Faculty profile: Francis Blouin
Contesting authority in the world of archives
Professor Francis X. Blouin, Jr., and Professor William G. Rosenberg have authored Processing the Past: Contesting Authority in History and the Archives. The book was published this year by Oxford University Press.
Blouin, a professor in the School of Information and the Department of History and director of the Bentley Historical Library, and Rosenberg, a professor emeritus of history, collaborated on the work.
Processing the Past explores the dramatic changes taking place in historical understanding and archival management, and hence the relations between historians and archivists.
The book shows how these changes have been brought on by new historical thinking, new conceptions of archives, changing notions of historical authority, modifications in archival practices, and new information technologies. The book takes an "archival turn" by situating archives as subjects rather than places of study, and examining the increasingly problematic relationships between historical and archival work.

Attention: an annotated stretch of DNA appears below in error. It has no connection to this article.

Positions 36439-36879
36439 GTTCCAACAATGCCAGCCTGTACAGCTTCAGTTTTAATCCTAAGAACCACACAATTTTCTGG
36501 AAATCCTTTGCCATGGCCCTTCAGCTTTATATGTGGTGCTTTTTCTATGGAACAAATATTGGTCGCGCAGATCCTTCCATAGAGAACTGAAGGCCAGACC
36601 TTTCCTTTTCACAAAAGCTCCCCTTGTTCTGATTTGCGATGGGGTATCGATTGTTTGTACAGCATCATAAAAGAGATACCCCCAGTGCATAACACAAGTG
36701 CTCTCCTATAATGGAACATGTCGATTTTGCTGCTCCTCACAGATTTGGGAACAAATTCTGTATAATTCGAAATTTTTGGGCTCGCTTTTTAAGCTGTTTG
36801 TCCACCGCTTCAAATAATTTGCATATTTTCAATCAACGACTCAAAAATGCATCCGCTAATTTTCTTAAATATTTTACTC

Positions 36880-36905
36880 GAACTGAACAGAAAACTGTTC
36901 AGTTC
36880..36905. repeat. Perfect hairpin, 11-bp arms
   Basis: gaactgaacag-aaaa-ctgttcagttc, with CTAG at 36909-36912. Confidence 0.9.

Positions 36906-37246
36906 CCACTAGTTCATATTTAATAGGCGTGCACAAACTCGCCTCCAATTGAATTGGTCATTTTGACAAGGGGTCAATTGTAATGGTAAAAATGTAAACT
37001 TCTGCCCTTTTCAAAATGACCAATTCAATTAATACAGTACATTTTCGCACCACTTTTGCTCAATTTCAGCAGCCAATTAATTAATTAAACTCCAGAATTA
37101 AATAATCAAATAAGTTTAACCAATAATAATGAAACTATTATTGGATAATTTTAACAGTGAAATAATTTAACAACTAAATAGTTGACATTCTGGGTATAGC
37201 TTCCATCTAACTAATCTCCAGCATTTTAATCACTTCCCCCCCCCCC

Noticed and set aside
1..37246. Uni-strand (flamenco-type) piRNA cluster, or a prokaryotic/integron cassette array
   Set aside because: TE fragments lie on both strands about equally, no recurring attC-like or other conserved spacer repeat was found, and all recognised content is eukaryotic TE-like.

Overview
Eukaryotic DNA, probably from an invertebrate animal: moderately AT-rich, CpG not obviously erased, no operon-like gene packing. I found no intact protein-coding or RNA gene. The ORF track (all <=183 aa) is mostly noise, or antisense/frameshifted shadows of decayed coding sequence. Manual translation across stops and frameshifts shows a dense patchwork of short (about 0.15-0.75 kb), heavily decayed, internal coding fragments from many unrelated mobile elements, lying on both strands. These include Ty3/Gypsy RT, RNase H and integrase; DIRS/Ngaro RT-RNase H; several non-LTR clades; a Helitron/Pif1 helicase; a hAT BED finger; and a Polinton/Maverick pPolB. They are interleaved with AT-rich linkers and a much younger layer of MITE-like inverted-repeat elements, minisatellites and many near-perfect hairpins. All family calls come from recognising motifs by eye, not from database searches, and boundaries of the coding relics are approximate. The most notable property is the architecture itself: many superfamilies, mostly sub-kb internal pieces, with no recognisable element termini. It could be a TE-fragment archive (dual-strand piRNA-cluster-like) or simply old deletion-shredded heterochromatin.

By showing how 19th and early 20th century historians and archivists in Europe and North America came to occupy the same conceptual and methodological space, the book sets the background to these changes. In the past, authoritative history was based on authoritative archives and mutual understandings of scientific research. These connections changed as historians began to ask questions not easily answered by traditional documentation, and archivists began to confront an unmanageable increase in the amount of material they processed and the challenges of new electronic technologies.
The authors contend that historians and archivists have divided into two entirely separate professions with distinct conceptual frameworks, training, and purposes, as well as different understandings of the authorities that govern their work.
Processing the Past moves toward bridging this divide by speaking in one voice to these very different audiences. Blouin and Rosenberg raise the worrisome question of what future historical archives might be like if historical scholars and archivists no longer understand each other, and indeed, whether their now different notions of what is archival and historical will ever again be joined.